No, You Don’t Have 4G

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Due to the recent explosion in mobile usage, we have been caught in a deluge of marketing buzzwords that are overwhelming and confusing. We’ve gone from 2G to 3G, and now to 4G. What does it all mean?

Before we start, we have to mention that until recently, wireless technology for the past decade or so has had two major wireless standards: GSM, backed by the 3GPP project, and characterized by the ubiquitous SIM cards; and CDMA, backed by the 3GGP2 project (officially named the Interim Standard 95, or IS-95), and was more widely used in North America (by Bell and TELUS a few years ago, as well as Verizon and Sprint in the US) than anywhere else in the world. We will cover both moving forward.

Originally the ITU had intended for 4G to have a minimum downlink of 1gbps. This lofty goal is, as of yet, something that no commercially available wireless service is capable of providing.

Essentially generation differences boil down to more efficient and thus more effective algorithms with which to use different wireless wavelengths, making each subsequent standard faster than the last.

2G

To begin, let’s look at the early stages of wireless data. During the infancy of mobile data, most people were using devices that either were made for dedicated mobile internet use, or were simply mobile phones that were dedicated to SMS and calls only. Some pre-smartphone era feature phones were capable of some internet capabilities but processing power and screen sizes made it an unappealing experience.

Couple this with early 2G technologies such as GPRS and EDGE (GSM), as well as cdmaOne and 1x (CDMA) and you get a slow and rather bad representation of the web with speeds hovering between 50-100kbit/s on GPRS and cdmaOne and speeds between 100-250kbit/s for EDGE and 1x. This can be exemplified best with the first iPhone: it was a great display of what mobile what about to become, but without a high speed data connection, it wasn’t as capable as the smartphones we know today.

3G

The advent of 3G technologies such as UTMS, HSPA (GSM) and the EVDO (CDMA) changed everything. These new high speed connections ushered in a new age of internet capabilities on the go. Hovering in ranges of 1-5mbps for early UTMS/HSPA and EVDO networks, and 5+mbps for newer HSDPA networks, it was now possible to leverage the power of the Internet within acceptable times for the end user.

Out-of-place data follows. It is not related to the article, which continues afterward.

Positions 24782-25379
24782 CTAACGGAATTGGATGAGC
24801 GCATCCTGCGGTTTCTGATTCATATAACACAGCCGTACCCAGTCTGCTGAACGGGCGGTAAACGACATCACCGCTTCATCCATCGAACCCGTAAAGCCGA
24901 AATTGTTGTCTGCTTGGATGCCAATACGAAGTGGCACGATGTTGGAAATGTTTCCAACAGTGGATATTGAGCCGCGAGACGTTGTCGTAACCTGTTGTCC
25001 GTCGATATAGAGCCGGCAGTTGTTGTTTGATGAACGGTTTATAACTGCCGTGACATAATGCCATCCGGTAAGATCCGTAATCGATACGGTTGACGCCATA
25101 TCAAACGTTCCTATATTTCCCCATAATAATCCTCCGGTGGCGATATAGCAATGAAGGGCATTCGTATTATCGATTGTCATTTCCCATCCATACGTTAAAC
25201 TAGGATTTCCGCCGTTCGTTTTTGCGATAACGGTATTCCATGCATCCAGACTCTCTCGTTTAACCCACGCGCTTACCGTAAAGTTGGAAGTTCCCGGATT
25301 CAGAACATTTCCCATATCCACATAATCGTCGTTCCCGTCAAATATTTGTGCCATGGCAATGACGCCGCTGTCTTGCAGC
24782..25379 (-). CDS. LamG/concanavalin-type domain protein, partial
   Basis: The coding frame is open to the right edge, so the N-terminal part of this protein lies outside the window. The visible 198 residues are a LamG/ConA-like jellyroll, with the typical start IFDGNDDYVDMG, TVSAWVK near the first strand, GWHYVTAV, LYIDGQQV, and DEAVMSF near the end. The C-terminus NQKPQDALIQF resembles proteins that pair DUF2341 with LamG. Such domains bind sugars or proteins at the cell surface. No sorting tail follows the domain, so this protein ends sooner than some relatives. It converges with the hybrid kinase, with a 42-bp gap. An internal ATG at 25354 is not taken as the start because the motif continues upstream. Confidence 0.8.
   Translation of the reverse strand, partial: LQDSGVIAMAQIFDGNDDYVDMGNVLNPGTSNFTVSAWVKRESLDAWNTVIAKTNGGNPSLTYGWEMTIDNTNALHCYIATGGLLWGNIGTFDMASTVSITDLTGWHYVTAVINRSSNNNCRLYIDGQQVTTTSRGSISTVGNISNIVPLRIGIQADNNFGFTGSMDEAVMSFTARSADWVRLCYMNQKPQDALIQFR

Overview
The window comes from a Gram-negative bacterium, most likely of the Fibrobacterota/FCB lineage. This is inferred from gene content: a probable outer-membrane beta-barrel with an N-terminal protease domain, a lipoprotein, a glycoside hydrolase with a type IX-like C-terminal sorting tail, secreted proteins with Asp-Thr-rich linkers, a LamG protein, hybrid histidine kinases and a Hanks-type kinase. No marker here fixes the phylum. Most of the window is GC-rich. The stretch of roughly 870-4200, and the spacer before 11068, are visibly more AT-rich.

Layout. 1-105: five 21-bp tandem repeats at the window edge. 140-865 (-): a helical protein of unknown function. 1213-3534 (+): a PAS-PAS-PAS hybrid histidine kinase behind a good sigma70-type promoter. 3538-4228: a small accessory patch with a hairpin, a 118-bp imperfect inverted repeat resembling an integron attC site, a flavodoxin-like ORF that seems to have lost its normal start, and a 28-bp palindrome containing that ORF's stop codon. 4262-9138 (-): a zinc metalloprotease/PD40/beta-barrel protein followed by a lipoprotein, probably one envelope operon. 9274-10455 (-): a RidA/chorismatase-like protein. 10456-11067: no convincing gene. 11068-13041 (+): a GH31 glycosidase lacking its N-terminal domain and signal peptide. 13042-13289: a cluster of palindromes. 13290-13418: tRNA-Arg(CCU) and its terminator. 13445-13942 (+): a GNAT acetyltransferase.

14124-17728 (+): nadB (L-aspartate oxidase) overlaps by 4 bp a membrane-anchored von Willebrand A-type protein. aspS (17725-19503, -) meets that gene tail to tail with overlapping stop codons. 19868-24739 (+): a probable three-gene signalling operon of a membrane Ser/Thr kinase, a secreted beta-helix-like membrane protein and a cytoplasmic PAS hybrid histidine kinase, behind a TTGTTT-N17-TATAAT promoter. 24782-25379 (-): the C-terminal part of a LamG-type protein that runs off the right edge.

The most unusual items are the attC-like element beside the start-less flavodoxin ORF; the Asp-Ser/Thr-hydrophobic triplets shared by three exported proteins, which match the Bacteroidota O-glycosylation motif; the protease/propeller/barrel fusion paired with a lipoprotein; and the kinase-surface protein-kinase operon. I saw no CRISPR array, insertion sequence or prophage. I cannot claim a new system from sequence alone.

More powerful devices running advanced mobile OSes could now do things we never thought imaginable with a mobile device, from social media to email on the go; the web was finally free of the shackles of wired and short-range WiFi networks.

4G

This is where things get complicated. With the rise to dominance of the smartphone, companies (most notably mobile carriers) were seeking ways to differentiate their services and product versus their competitions. With the growth of the general populace’s understanding that 3G was better than 2G, some carriers looked to capitalize on being the first to offer “4G” service.

Originally the ITU (International Telecommunication Union), who sets the guidelines that define each generation of wireless technology, had intended for 4G to have a minimum downlink of 1gbps. This lofty goal is, as of the writing of this article, something that no commercially available wireless service is capable of providing.

Carriers such as T-Mobile and Sprint in the US started branding their networks as 4G despite the fact that they were 3G transitional standards (3.5/3.9G) with speeds between 7-15mbps thus falling far short of 1gbps. With little leverage to enforce the guidelines they set out, ITU had no choice but to recognize HSPA+ (T-Mobile) as well as Mobile WiMax (Sprint) as 4G technologies. This led to the deluge of other companies following suite with their own networks touted as “4G”, such as HSPA+ from Rogers/Bell/TELUS as well as new entrants like WIND, Mobilicity and Videotron.

Today, LTE (or Long-Term Evolution) is the new buzzword with OEMs and carriers as the must have feature with any new releases. Unlike past generations which had competing GSM/3GPP and CDMA/3GPP2 standards, LTE is a GSM/3GPP that has gained widespread adoption from many carriers around the world including carriers that were running networks using CDMA/3GPP2 technology. This has caused some trouble for carriers like Verizon and Sprint who have now transitioned to LTE but ultimately this change of standard will lead to better compatibility and availability of devices around the world.

LTE has varying levels of deployment where, depending on the bandwidth or number of wireless channels assigned by a carrier, speeds start from 10mbps and have reached real world speeds of 100mbps.

speedtest

What’s Next?

Ultimately, what does this all mean to the average Joe? Faster speeds on their next smartphone/mobile device and, for some, an end on the reliance on land-based internet service, although data caps limit that possibility. So where does it go from here? Given that the ITU was, relatively speaking, easily bullied into accepting that carriers market 3G transitional networks as 4G, we fear that carriers will move on to naming new networks “5G” for newer iterations of current standards like LTE-Advanced, despite current 4G networks not even reaching the original goals for 4G connectivity.

At the end of the day, the difference between a 20mbps connection and a 100mbps connection is almost imperceptible in the most common day-to-day uses of the web. Where these connections will really start shinning is in bandwidth-intense multimedia uses such as the live streaming of HD content on the go, but again, with overage charges of data usage surpassing the caps set by service providers it will be interesting to see how carriers will market these faster connections.

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